6. The system of claim 3, wherein:
the second client orders the product from the first client; and
the one or more processors are collectively operable to communicate the order to the first client by:
receiving a first order from the second client;
accessing the second profile associated with the first client;
identifying an order format and a communications protocol supported by the first client;
converting the first order from the second client to a second order having the identified format and the identified communications protocol; and
communicating the second order to the first client.
7. The system of claim 3, wherein:
the first client orders the product from the second client; and
the one or more processors are collectively operable to communicate the order to the second client by:
receiving a first order from the first client;
accessing a third profile associated with the second client;
identifying an order format and a communications protocol supported by the second client;
converting the first order from the first client to a second order having the identified format and the identified communications protocol; and
communicating the second order to the second client.
8. The system of claim 7, wherein the one or more processors are further collectively operable to:
receive one or more search criteria from the first client;
search for one or more products that at least partially match the one or more search criteria identified by the first client;
communicate to the first client information associated with at least one matching product; and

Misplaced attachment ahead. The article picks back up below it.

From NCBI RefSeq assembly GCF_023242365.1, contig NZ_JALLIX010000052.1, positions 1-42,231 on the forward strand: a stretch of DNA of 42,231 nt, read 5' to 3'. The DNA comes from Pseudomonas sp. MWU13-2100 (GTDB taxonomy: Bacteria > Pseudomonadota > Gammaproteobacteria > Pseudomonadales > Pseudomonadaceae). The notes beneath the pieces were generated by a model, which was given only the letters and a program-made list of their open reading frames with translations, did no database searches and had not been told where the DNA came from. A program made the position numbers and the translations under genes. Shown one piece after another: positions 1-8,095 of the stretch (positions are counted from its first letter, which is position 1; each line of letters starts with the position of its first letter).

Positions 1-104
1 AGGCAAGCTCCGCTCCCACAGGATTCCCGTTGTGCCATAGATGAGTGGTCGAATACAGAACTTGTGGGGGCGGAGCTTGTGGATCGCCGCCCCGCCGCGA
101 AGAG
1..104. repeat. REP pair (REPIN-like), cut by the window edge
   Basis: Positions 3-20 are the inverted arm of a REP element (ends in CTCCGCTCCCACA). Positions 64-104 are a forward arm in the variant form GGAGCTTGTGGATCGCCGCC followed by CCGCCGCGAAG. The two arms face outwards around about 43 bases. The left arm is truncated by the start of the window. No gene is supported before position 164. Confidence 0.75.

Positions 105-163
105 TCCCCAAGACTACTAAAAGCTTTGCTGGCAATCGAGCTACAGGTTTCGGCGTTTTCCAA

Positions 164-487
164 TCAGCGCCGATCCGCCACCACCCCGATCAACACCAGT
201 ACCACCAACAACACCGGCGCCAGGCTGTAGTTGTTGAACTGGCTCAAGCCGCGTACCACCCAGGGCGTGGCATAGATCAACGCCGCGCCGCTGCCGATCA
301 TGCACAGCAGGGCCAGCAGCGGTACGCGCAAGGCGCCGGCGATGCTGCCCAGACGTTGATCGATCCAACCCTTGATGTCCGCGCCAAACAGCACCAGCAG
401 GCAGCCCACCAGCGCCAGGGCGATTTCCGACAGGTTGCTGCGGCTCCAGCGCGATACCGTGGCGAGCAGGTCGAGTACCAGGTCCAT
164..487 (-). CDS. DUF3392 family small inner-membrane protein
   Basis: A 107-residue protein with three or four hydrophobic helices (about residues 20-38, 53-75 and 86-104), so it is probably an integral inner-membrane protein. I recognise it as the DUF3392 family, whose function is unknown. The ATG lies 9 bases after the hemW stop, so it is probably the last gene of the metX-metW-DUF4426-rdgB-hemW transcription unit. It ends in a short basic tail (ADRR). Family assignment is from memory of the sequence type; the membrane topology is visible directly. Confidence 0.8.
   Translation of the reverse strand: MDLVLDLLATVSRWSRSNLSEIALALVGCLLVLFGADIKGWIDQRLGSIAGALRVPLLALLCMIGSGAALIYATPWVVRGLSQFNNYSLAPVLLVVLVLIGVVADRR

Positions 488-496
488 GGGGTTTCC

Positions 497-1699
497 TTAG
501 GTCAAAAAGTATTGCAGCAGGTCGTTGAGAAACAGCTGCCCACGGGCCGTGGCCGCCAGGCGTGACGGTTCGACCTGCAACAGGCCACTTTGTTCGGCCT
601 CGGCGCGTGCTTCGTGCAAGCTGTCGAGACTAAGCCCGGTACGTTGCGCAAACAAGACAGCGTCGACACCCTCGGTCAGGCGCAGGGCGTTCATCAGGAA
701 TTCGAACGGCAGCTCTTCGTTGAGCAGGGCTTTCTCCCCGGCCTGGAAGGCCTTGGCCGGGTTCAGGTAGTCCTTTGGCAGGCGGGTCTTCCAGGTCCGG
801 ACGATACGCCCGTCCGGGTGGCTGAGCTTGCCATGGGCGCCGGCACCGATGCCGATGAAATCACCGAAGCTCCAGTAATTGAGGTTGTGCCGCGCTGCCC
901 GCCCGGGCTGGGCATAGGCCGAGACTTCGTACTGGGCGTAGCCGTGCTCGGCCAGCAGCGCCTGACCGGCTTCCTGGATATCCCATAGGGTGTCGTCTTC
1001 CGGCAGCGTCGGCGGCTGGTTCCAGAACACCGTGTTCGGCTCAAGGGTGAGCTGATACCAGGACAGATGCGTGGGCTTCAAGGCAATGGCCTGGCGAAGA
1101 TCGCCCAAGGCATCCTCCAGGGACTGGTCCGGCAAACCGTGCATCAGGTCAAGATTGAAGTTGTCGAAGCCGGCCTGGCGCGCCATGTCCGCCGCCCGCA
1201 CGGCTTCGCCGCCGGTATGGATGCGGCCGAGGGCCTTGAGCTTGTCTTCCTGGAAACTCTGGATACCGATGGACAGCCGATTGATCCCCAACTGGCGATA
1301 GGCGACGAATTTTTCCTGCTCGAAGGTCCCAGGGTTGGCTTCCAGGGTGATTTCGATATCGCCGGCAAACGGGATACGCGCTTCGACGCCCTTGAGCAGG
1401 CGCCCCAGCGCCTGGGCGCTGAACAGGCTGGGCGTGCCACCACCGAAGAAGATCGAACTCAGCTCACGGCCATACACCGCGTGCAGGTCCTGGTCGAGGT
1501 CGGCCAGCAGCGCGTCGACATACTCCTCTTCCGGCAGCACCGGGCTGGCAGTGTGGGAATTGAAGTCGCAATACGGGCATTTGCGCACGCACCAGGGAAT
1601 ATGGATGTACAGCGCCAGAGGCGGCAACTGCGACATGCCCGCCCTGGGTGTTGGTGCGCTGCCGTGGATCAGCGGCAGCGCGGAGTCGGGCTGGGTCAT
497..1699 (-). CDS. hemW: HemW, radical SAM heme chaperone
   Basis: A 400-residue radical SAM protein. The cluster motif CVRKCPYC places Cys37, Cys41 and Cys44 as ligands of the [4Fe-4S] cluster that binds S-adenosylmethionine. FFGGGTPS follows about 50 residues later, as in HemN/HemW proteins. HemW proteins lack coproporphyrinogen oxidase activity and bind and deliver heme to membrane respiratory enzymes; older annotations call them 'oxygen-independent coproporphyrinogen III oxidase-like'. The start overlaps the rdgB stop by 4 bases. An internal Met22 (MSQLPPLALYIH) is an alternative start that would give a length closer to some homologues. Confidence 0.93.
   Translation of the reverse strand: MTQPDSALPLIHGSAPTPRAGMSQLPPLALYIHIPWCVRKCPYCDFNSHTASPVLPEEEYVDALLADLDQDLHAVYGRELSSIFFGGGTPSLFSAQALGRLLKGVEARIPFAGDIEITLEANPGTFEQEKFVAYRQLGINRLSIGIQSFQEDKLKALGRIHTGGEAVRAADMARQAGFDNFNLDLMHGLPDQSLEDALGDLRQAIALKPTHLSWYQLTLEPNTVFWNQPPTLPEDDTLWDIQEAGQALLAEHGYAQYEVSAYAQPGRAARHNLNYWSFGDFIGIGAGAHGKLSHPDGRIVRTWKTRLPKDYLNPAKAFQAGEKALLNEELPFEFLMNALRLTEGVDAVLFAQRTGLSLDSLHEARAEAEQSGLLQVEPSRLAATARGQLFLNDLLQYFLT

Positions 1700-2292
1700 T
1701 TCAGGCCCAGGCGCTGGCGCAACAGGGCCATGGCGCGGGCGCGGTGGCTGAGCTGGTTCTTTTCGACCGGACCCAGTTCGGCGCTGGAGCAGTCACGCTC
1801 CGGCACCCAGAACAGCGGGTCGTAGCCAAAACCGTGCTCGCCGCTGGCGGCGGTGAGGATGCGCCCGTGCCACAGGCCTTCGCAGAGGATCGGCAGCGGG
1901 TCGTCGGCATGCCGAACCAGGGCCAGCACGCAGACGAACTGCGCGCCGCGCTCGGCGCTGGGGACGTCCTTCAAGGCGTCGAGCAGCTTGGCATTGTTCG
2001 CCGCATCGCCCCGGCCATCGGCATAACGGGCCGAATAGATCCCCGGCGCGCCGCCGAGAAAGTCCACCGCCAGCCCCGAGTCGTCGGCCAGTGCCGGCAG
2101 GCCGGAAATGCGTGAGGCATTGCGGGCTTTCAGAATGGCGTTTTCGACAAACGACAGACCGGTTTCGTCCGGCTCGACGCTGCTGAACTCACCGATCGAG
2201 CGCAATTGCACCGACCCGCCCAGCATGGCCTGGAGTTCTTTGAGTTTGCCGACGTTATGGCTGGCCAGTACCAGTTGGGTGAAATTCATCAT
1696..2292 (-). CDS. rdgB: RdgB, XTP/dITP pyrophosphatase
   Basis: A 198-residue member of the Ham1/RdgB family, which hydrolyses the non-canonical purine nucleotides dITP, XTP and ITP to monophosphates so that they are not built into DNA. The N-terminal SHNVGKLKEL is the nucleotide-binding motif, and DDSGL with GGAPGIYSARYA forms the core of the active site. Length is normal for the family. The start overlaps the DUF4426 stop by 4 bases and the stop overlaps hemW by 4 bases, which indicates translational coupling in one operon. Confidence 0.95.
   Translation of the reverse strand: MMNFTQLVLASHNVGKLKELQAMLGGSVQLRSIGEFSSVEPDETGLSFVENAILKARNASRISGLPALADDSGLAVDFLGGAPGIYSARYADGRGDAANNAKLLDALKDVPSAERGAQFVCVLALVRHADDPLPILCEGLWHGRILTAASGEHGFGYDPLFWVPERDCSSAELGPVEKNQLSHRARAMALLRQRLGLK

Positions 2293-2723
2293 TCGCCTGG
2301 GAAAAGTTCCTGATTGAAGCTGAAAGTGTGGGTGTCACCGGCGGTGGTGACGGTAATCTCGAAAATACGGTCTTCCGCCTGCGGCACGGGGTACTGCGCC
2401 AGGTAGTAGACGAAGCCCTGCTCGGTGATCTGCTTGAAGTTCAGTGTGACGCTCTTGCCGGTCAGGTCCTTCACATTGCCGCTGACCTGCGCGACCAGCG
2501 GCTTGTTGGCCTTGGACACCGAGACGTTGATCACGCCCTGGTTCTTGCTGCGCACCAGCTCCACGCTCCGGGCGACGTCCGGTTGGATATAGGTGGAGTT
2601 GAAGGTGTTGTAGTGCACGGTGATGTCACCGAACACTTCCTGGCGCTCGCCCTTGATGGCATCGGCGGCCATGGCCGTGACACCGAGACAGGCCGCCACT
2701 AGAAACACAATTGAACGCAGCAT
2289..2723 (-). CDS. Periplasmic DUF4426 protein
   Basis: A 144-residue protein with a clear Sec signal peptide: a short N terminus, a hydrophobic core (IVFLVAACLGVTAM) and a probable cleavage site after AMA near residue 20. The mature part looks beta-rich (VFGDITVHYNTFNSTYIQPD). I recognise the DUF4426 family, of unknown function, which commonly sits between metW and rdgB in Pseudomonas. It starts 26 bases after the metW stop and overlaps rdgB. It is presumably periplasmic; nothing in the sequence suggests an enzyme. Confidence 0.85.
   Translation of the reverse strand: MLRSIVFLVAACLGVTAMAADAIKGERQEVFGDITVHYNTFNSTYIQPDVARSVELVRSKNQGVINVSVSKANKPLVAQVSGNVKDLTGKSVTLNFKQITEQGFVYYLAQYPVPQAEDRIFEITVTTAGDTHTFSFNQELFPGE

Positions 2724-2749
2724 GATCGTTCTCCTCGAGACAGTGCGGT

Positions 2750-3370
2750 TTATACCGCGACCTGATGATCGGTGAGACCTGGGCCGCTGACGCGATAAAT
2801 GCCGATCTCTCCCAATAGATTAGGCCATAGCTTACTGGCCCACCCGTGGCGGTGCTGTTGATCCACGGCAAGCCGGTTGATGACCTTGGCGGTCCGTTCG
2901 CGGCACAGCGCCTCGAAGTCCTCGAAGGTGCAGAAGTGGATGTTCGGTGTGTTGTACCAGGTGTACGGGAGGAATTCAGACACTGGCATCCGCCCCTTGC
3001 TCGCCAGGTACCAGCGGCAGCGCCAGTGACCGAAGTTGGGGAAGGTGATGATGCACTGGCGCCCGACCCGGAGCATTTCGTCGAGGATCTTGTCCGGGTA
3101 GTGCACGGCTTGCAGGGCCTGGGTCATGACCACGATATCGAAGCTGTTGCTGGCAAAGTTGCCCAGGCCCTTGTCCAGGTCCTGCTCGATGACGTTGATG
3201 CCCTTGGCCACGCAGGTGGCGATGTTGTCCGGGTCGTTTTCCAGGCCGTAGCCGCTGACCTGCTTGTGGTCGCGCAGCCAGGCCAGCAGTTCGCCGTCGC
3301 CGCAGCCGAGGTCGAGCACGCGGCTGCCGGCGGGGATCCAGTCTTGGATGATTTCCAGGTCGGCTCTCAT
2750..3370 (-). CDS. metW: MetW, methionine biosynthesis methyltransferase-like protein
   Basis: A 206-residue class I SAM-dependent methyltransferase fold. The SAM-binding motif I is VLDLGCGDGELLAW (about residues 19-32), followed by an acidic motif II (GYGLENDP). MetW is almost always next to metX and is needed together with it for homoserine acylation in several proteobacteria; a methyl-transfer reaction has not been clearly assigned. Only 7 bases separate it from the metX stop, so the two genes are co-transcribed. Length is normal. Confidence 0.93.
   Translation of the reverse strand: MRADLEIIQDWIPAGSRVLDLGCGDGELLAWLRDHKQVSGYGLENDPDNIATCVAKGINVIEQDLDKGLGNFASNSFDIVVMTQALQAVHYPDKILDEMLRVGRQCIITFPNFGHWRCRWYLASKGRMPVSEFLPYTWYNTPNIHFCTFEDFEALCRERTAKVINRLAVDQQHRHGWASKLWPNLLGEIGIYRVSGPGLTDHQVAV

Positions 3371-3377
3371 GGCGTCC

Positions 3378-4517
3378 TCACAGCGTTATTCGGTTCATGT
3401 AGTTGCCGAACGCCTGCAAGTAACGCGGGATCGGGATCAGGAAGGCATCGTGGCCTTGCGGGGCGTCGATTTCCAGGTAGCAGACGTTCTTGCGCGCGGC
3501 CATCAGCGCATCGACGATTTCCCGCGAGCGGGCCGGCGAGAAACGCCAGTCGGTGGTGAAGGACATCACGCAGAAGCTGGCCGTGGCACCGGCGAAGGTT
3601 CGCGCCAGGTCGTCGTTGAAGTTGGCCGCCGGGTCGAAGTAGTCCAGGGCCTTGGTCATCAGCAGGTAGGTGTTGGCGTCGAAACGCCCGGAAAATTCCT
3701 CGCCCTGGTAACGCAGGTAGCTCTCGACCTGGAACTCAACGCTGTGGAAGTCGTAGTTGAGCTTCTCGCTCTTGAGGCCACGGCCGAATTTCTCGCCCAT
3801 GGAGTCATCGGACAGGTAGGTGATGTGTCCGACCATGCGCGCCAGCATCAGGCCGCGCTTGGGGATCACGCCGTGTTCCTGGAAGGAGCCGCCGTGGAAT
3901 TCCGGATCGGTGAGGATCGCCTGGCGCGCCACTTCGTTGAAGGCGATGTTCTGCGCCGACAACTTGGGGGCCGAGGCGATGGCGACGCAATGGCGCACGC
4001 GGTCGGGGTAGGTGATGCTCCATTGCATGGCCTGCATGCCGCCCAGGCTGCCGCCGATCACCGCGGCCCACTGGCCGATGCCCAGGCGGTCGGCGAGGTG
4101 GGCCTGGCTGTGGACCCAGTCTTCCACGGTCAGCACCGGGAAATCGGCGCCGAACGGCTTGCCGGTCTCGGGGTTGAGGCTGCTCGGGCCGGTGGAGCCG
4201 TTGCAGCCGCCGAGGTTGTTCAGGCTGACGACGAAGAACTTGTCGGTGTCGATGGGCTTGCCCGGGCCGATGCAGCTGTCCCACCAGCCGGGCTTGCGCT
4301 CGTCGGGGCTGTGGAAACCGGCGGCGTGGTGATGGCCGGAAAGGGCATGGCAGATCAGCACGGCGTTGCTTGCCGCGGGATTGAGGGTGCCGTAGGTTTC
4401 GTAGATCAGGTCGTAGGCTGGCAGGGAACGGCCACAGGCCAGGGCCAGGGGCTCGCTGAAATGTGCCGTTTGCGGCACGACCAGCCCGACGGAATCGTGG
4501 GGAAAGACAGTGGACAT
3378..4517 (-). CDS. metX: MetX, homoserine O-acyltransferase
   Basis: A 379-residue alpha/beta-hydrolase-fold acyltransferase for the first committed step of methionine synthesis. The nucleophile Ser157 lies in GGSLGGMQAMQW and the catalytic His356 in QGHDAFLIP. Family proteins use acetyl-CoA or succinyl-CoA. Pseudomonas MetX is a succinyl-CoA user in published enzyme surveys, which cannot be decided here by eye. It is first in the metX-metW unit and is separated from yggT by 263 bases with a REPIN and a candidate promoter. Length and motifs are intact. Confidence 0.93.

receive from the first client a selection of one of the matching products, the selected matching product associated with the order.
9. The system of claim 8, wherein the at least one memory is further operable to store:
marketplace information associated with the one or more products, the marketplace information comprising at least one of a name of the one or more products, a description of the one or more products, and a price of the one or more products; and
at least one pointer identifying a location of the marketplace information.
10. The system of claim 3, wherein the one or more processors are collectively operable to receive the request from the first client to engage in the anonymous transaction by receiving from the first client a business rule indicating that the first client should remain anonymous during at least one transaction.
11. The system of claim 3, wherein the one or more processors are further collectively operable to store parameters associated with the anonymous transaction in a first log associated with the first client and in a second log associated with the second client.